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How Children Learn in Their Early Years

Right from birth, our children learn by exploring and playing in stimulating and safe environments. Their key relationships help them think, learn problem-solving skills, and communication. This learning happens when they actively engage with their environment and trying different activities. Let’s take a detailed look at how children learn in their early years:

Learning During Early Years

When a baby emerges from the mother’s womb, opens its eyes and starts crying, its learning begins as if it is programmed to learn. Its brainpower keeps increasing with constant use. A child learns faster in a conducive environment that offers various ways to play and learn – the more the opportunities to practice, better the learning.

Infants and young children always learn quickly in a warm and stimulating environment, coupled with a loving relationship with their parents, babysitters, and other people they regularly come in contact with. These relationships play a critical role in a child’s learning in their early years. As a parent, you remain the primary teacher for your child and she will keep learning from you over the years.

Different Ways in Which Babies & Young Children Learn

Your child learns through daily social interactions and play; by exploring new things and absorbing experiences in the stimulating environment, you provide. The foundation of a child’s learning and behaviour is laid through evolving relationships with their family and caretakers.

The child develops social skills such as communicating, interacting, thinking, and problem-solving during this rapid phase of healthy learning and development through play as well as interaction with people around them. You play an important role in creating an engaging and supportive environment for your child, and he will learn readily in such an environment. The learning covers:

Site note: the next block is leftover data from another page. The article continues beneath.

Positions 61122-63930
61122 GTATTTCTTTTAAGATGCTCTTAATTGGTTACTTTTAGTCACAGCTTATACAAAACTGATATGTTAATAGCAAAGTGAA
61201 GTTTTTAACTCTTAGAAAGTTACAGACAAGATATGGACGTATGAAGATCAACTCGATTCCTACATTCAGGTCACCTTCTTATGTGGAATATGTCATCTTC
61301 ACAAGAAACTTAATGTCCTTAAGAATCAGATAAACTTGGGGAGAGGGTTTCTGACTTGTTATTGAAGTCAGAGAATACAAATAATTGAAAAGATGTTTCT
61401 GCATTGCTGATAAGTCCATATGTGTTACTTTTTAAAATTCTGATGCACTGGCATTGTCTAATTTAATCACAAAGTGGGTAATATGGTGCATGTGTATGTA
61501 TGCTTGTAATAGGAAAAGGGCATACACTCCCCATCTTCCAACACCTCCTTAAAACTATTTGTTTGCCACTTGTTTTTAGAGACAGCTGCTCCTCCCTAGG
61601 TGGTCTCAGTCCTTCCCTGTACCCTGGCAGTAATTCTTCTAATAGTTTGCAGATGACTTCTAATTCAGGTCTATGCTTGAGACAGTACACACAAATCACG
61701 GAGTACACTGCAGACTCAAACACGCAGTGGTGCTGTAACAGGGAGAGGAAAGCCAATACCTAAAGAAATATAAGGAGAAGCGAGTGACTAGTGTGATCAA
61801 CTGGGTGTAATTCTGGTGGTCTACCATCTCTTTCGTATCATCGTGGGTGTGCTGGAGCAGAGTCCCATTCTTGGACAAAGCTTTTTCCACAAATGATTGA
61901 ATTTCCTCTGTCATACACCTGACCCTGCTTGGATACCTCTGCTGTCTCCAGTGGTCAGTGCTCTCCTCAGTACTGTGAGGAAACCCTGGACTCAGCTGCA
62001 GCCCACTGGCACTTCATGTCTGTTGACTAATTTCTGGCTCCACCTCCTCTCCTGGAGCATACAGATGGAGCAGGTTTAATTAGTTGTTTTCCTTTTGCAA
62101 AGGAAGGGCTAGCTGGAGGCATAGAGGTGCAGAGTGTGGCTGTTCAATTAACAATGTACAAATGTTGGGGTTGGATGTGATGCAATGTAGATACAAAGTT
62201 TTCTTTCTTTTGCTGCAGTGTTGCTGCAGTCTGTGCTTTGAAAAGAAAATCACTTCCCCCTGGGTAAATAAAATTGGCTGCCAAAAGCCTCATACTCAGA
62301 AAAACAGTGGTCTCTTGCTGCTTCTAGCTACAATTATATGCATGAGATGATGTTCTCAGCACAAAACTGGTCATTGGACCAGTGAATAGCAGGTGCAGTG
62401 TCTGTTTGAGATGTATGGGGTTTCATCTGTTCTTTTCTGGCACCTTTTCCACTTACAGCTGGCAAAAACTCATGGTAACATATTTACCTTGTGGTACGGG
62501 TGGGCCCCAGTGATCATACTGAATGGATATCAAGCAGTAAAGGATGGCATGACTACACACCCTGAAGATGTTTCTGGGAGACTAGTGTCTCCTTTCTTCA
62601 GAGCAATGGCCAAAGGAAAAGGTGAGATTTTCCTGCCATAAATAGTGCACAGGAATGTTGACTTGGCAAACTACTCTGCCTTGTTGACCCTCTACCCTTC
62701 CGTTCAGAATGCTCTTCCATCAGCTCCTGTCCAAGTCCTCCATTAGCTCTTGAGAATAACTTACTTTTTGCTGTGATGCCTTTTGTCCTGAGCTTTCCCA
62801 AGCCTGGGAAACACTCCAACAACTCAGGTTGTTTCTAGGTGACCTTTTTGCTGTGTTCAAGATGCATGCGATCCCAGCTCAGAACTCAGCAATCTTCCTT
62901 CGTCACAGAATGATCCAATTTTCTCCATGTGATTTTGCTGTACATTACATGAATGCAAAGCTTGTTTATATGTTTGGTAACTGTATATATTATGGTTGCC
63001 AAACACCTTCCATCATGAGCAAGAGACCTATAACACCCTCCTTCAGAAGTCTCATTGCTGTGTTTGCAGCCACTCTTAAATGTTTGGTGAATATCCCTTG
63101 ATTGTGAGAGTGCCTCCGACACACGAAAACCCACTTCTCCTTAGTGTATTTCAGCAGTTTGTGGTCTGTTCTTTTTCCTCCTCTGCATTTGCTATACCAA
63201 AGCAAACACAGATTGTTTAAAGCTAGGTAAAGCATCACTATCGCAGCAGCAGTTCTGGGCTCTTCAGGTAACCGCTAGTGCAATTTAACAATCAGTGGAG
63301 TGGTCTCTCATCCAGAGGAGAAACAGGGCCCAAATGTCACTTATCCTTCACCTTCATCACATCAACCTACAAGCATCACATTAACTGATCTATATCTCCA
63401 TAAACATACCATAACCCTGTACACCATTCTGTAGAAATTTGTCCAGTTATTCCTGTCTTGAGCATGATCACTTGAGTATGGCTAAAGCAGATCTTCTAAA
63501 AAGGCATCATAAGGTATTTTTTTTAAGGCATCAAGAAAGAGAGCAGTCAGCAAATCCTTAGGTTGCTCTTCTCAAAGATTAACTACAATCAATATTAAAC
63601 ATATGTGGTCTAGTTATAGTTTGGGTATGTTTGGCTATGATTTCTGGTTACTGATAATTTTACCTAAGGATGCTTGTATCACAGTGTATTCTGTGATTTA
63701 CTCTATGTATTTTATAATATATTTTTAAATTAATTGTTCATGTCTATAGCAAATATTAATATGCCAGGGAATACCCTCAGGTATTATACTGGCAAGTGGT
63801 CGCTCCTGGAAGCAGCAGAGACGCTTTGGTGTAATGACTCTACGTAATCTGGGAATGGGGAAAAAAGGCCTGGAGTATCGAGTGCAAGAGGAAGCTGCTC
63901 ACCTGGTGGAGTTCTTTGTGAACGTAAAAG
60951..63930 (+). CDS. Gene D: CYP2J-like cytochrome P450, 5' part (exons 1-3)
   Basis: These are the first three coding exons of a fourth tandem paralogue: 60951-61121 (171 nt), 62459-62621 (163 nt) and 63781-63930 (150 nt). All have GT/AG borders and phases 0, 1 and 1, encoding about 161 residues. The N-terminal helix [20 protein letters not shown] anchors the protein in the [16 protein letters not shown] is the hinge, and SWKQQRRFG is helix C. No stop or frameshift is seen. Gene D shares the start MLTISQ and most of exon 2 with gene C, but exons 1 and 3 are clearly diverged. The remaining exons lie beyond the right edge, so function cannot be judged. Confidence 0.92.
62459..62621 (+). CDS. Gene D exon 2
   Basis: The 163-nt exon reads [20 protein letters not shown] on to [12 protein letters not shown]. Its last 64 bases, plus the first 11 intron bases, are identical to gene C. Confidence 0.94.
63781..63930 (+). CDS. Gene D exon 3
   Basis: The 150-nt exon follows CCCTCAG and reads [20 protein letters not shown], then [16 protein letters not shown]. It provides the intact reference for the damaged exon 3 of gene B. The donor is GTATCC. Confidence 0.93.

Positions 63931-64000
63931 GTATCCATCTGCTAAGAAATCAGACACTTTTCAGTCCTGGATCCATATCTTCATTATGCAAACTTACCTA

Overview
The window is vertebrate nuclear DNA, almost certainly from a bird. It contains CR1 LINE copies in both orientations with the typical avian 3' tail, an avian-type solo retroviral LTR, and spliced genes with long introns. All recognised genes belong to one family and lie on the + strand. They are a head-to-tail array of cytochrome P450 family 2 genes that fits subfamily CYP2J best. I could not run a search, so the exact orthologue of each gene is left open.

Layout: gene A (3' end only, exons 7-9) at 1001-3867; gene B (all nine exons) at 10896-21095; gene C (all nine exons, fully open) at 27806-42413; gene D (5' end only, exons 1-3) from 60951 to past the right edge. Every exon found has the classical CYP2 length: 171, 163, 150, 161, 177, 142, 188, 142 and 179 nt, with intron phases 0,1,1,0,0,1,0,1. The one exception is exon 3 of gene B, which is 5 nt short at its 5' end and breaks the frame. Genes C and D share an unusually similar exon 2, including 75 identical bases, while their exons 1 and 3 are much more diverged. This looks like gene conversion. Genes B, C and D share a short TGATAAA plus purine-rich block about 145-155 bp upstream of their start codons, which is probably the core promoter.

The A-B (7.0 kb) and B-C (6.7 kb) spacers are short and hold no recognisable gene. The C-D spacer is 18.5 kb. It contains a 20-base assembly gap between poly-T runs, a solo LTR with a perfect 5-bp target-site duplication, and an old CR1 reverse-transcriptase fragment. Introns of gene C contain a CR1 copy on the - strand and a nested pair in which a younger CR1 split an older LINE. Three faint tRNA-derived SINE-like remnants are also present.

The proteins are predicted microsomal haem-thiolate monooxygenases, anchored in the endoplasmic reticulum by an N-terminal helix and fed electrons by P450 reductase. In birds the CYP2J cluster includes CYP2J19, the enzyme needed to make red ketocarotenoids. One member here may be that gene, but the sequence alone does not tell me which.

• Making sounds, hearing sounds and singing
  • Stimulation of the senses through play, eating, seeing, listening, smelling, tasting, and touching.
  • Observing the surroundings, including people and things.
  • Experimenting with materials, objects, and textures like water, soil, and dirt
  • Discovering and learning by handling things, shaking and turning them.
  • Asking questions.

You will be surprised by the amazing amount of learning your child does on her own. This is reflected in activities such as:

  • Selecting toys and objects to play with
  • Choosing a book to read or look at
  • Looking at pictures in books
  • Selecting what they want to eat
  • Picking out foods for meals

Support and Encouragement Matter

It is critical to provide your child with various opportunities and ways to engage in different activities to select, practice, and learn. You can find out what your child’s likes and dislikes are by exposing him to indoor and outdoor as well as structured and unstructured activities.

You play a vital role in supporting his learning. Self-learning plays a crucial role in developing a child’s creative faculties and keeps her interested in what she is doing. Your child needs to learn on her own, even by making mistakes. You should extend support only when she looks to you for support or when you feel she needs some encouragement to take the next step. A few words of encouragement go a long way in building a child’s self-confidence in handling and learning things.

The love and support that your child receives from you and the rest of your family members are what gives her the confidence to interact with people around her. Learning is a constant process, and it also means that your child would need constant support and encouragement to learn and communicate well.

If you want to know more about our baby program at Clovel Childcare and Early Learning Centres, don’t hesitate to get in touch with us. Just give us a call at 1300 863 986 or fill in this contact us form.

Thanks for reading,
Clovel Childcare
1300 863 986